With his last book devoted to the formation of the first cinema studios and to the early beginnings of the organisation of Hollywood, Marc Vernet offers a tight historical reconstruction that accounts for the multiple facets of this process. The author studies, indeed, the setting up of the cinema companies, initially on the East Coast, then their migration to the West Coast, as well as the intermingling of the industrial projects and the artistic ambitions of the various players. He builds up the history of the short-lived Triangle Film Corporation (the firm that regrouped the three most famous filmmakers at that time: David Wark Griffith, Thomas H. Ince, and Mack Sennett), tracking the successes and failures of the company since its foundation during the summer of 1915, up to 1919 when it ceased operations, and to its dissolution in 1923, while putting them in the perspective of earlier attempts. His approach is what he calls, quoting the French historian Paul Veyne, a mise en intrigue (“introducing a plot”) of this period and the preceding one, following carefully alliances, conflicts and competition (between firms but also between filmmakers, and between actors).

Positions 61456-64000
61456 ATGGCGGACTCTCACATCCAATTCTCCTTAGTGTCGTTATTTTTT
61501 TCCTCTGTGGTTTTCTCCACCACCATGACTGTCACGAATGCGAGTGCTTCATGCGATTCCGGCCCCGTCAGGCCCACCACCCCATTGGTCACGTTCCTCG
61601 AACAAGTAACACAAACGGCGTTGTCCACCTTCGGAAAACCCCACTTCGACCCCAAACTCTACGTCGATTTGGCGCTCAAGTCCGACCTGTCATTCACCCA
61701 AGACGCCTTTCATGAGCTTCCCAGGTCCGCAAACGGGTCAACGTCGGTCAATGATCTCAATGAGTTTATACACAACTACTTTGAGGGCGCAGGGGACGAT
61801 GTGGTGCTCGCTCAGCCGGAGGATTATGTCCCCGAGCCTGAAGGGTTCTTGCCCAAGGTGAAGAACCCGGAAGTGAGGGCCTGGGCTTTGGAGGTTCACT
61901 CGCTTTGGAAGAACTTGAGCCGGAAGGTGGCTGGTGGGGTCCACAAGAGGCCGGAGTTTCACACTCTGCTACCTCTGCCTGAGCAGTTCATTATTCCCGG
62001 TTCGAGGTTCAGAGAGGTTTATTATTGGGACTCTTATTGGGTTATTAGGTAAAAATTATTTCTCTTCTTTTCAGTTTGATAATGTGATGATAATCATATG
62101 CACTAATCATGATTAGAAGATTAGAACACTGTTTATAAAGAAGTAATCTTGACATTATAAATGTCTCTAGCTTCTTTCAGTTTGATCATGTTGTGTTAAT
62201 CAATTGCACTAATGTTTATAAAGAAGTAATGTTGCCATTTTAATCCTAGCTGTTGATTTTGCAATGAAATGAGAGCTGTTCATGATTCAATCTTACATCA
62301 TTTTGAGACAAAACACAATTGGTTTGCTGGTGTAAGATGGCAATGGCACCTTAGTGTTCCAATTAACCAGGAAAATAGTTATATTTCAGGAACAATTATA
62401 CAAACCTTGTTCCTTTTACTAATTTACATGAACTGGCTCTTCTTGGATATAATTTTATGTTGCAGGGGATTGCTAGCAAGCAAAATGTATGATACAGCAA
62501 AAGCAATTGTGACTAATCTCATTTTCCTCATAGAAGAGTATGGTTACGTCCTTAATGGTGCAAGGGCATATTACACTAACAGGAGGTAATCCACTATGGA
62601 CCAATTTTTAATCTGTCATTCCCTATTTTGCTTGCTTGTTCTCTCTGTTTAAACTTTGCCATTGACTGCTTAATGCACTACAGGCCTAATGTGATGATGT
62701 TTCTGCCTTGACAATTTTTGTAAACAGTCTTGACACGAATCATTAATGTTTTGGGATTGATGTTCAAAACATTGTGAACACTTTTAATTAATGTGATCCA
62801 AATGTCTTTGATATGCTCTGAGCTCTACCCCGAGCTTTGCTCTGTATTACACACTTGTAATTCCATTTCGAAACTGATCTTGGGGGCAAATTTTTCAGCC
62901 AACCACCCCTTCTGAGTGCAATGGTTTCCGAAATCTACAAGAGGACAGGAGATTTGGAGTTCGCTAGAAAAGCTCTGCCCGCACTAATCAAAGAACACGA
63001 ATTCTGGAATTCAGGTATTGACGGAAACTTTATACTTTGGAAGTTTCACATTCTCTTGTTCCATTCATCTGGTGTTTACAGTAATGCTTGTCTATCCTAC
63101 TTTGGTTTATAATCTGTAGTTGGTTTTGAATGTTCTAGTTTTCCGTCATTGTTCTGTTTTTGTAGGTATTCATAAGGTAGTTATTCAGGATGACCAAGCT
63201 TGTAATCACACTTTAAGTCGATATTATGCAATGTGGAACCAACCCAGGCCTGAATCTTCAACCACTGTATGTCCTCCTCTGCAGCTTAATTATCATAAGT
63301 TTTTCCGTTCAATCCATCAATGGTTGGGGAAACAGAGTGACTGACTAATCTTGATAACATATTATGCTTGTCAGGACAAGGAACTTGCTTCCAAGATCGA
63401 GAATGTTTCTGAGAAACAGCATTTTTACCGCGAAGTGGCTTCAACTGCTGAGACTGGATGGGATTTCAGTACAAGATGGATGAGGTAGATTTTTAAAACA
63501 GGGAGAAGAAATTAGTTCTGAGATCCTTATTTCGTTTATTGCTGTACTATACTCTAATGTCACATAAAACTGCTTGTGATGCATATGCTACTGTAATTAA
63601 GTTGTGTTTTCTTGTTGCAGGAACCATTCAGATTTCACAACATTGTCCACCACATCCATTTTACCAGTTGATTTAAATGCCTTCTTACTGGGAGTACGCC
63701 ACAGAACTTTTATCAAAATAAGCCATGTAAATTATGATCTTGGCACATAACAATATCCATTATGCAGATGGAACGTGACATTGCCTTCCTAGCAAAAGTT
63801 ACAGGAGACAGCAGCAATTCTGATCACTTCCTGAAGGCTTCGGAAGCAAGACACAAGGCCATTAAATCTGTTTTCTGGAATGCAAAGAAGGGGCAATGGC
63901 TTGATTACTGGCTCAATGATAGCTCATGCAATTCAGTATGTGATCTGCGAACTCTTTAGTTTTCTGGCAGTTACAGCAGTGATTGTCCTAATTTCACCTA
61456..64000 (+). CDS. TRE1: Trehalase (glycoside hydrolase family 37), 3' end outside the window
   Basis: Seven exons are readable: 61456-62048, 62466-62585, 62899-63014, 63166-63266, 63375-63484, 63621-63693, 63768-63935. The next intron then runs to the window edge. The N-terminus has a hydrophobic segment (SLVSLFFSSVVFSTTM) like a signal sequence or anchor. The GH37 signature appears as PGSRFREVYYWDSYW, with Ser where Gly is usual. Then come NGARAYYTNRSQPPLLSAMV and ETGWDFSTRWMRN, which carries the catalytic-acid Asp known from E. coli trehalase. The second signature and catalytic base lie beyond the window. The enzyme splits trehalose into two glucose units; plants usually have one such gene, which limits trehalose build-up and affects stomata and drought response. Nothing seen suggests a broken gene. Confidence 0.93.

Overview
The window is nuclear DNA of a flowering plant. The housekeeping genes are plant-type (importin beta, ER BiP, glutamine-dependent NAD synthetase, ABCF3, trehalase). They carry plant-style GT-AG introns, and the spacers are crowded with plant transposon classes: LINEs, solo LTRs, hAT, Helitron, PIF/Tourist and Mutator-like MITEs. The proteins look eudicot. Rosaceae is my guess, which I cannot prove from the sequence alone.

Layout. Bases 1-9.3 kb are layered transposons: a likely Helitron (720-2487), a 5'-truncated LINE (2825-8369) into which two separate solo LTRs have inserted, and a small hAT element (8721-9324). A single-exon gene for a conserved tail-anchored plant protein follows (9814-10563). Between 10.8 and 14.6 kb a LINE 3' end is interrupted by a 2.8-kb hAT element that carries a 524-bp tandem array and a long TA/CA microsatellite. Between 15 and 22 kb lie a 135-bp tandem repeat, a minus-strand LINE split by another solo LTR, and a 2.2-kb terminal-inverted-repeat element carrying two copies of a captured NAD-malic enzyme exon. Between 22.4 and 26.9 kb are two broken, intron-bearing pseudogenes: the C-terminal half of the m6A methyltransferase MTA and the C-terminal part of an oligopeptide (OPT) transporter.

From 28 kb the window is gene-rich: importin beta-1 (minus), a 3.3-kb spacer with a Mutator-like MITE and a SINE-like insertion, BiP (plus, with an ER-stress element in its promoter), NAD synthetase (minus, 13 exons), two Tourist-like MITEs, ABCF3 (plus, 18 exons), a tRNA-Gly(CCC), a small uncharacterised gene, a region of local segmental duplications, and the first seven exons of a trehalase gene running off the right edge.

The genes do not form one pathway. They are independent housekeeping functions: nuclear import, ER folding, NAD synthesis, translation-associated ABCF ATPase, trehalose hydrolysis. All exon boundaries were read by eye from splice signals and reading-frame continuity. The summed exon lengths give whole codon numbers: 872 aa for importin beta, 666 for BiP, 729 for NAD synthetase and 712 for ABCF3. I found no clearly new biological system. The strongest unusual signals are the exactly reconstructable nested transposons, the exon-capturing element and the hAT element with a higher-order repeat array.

Vernet stresses his departure from straightforward monograph approaches, as well as the mere description of a specific adventure (and furthermore of the listing of the great filmmakers and great works), so as to be able to combine the various dimensions of a period, which, in spite of being key for the foundation of the cinema industry, did not receive much attention from historians of cinema, being stuck in between early cinema (1895-1907), and the period of the so-called classic cinema (from 1920 on). Such an approach was made possible through progress in the knowledge and administration of film archives. Vernet himself is a well-known expert in this field, hence the focus on the Triangle’s archives. One should note that this allows him to document, in a very precise fashion, the way the production work was organised, for instance the role of continuity scripts (some examples are included in the book), but also charting some of the costs, of the actors, for the films… even the amount spent at the canteen.